Wednesday, February 28, 2018

What Makes for Winning Cover Art?


Every publisher and every author wants the front of their book cover to draw reviewers and readers. I have some thoughts on the topic. I’ll start by example.

My latest novel, DEATH PROMISE, a romantic suspense mystery thriller, will be published by Encircle on May 2, 2018.

http://encirclepub.com/product/death-promise/

It’s already available in pre-order from Amazon both in print and as a Kindle book.

Why was this cover selected? First, let me say that much thought went into the creation. From the cover, readers know immediately that this novel features a romance between a man and a woman. Second, from the cover there is a suggestion of danger--the city at night, the woman holding a gun. Third, it’s clear the novel is intended for an adult readership. I particularly wanted that distinction because I also write YA novels, and unlike those books, DEATH PROMISE does contain some sensual material.

As readers, do you initially judge a book by its cover? It stands to reason that writers want to create an appealing cover that draws the eye. Cover art can make or break a book especially if the author isn’t well-known. What kind of front cover will grab the reader’s attention? What kind of cover art should a book display?  A lot depends on the genre of the book itself. The cover should be appropriate to the type of book. A basic question to ask: is the book going to be sold on the shelf of a bookstore or is it going to be available only online? Is the novel going to be a hardcover, trade, paperback or e-book?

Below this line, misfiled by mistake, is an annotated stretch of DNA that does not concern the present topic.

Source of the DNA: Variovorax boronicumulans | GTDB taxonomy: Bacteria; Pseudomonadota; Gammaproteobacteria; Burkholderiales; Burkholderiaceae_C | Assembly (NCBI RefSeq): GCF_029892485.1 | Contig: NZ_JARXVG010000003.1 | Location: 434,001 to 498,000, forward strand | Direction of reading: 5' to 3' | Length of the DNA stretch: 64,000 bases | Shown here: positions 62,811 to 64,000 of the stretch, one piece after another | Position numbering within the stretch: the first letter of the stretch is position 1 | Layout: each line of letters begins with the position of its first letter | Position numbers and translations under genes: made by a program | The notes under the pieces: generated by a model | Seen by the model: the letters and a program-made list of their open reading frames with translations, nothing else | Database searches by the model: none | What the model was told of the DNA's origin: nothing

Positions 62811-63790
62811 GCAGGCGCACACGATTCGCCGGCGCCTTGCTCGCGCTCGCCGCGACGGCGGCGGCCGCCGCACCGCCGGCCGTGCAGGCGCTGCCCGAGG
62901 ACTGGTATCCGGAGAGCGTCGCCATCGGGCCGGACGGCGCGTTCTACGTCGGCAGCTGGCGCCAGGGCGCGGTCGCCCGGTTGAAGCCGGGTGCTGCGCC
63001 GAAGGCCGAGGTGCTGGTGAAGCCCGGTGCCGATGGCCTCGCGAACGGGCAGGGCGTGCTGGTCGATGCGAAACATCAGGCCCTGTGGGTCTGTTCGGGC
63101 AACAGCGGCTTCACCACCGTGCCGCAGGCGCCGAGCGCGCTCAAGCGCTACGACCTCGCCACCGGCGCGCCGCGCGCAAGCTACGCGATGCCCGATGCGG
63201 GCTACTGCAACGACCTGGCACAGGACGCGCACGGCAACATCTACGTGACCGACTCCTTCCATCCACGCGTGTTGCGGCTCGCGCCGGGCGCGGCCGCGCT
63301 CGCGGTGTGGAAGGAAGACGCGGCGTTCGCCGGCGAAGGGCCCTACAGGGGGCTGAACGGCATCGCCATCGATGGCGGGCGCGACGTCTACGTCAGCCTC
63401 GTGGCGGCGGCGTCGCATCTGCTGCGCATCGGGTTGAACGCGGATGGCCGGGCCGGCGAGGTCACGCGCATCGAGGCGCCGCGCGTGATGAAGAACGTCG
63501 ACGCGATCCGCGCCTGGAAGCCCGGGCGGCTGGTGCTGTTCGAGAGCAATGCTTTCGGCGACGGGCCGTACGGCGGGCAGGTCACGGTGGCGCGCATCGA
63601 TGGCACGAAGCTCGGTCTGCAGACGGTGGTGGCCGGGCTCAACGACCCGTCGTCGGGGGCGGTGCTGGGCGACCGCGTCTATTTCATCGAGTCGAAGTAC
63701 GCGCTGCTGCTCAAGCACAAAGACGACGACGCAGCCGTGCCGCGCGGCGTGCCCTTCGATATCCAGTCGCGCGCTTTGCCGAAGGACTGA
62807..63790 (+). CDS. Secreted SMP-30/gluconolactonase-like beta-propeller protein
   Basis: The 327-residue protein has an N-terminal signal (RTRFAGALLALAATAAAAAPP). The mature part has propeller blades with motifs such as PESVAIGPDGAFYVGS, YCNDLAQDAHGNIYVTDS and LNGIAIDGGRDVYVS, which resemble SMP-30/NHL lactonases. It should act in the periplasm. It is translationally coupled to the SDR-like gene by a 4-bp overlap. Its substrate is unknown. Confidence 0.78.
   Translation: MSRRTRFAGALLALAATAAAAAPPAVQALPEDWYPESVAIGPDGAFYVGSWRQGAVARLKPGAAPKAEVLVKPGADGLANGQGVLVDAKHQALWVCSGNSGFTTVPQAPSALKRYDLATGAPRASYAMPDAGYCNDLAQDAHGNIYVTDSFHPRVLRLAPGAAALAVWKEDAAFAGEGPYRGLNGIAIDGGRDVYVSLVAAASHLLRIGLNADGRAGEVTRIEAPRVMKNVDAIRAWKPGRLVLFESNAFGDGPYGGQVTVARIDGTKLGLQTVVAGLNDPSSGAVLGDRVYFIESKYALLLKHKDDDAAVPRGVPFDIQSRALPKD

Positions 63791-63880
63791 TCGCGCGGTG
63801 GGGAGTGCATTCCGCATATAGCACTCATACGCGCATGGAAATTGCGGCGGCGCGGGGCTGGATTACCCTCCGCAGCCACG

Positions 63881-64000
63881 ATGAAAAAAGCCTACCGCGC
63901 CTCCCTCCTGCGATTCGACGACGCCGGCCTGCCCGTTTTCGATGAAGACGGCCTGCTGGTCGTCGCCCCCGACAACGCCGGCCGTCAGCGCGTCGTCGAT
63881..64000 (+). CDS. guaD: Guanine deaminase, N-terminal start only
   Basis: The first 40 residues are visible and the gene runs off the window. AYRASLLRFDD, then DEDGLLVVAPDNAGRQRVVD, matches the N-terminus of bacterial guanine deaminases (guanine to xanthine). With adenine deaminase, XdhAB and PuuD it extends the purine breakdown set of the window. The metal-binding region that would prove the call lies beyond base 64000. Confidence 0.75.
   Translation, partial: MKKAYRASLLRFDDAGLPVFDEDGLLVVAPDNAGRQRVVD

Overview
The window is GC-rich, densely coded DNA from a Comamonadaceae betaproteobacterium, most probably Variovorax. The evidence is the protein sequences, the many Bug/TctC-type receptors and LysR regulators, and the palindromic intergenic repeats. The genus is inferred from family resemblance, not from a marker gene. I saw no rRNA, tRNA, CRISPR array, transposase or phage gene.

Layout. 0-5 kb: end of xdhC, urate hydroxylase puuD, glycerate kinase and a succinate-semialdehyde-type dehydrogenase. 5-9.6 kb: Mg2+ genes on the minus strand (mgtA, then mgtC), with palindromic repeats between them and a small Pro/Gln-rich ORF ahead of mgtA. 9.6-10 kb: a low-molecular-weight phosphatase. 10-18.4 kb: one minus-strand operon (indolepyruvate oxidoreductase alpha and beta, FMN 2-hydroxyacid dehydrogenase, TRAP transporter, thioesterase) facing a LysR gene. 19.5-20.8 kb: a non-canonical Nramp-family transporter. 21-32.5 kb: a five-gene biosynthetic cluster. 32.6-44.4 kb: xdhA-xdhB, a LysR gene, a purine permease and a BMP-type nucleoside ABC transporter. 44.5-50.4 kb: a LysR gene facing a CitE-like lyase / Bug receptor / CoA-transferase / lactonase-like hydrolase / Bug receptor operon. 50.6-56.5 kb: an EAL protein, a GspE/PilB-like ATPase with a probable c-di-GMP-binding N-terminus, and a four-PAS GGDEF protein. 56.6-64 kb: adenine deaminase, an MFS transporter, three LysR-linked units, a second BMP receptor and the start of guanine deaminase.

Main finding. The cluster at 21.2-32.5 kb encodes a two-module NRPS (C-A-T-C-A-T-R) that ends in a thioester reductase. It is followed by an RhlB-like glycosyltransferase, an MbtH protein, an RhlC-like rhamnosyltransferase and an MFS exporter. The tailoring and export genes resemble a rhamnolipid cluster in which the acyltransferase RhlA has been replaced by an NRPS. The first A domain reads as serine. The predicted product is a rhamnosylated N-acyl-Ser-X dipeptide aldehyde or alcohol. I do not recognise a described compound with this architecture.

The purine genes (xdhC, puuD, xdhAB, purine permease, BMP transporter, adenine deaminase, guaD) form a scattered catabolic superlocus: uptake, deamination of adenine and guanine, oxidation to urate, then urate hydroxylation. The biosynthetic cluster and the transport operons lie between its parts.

With hardcover fiction books, as with all others, the cover needs to fit the genre, be attractive, while the title should be easy to read and intriguing. Cover art needs to play fair with readers so that they don’t feel cheated when they select a book.
Paperbacks need simplicity in covers. The artwork should also support the title and the genre. E-book covers shouldn’t be too fussy or busy either. The old saying “less is more” works best for a book cover that’s displayed online. A short title with a large, easily readable font and bright contrasting colors shows up well on the computer screen. Publishers want to avoid covers that are complicated and hard to read. Plain, simple graphics are preferable.

What are the qualities of a good cover?

We are able to read the title and author and all subheadings with ease.

The image that doesn't interfere with the written information.

The book cover is memorable: simple yet vivid and pleasing to the eye.

The theme is expressed by the image and in keeping with the genre of the book.

The bottom line for good book covers is that they make you want to read what's between them.